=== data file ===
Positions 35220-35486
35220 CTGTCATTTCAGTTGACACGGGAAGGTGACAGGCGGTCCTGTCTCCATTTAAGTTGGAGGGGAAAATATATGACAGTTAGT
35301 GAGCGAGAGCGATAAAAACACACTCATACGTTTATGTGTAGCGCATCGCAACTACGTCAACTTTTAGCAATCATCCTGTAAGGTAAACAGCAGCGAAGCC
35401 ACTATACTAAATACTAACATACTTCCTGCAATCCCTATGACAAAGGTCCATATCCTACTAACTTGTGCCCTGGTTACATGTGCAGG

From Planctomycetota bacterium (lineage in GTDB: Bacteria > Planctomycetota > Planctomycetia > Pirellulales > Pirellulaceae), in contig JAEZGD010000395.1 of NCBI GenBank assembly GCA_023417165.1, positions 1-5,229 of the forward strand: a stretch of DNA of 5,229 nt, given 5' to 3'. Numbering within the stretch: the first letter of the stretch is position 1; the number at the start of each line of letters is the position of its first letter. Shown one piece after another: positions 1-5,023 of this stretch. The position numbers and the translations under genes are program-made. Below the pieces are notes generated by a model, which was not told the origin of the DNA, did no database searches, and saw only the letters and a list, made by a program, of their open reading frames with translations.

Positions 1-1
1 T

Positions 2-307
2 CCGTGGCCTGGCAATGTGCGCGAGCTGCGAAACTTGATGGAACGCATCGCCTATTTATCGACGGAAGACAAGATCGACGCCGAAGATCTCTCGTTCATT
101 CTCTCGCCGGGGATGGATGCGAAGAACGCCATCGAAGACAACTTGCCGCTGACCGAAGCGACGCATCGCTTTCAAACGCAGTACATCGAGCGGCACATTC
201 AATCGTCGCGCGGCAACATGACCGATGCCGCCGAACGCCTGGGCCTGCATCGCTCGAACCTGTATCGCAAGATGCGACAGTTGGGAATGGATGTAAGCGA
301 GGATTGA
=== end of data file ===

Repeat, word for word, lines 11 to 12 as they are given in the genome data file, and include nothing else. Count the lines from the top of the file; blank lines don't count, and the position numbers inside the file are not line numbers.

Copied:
201 AATCGTCGCGCGGCAACATGACCGATGCCGCCGAACGCCTGGGCCTGCATCGCTCGAACCTGTATCGCAAGATGCGACAGTTGGGAATGGATGTAAGCGA
301 GGATTGA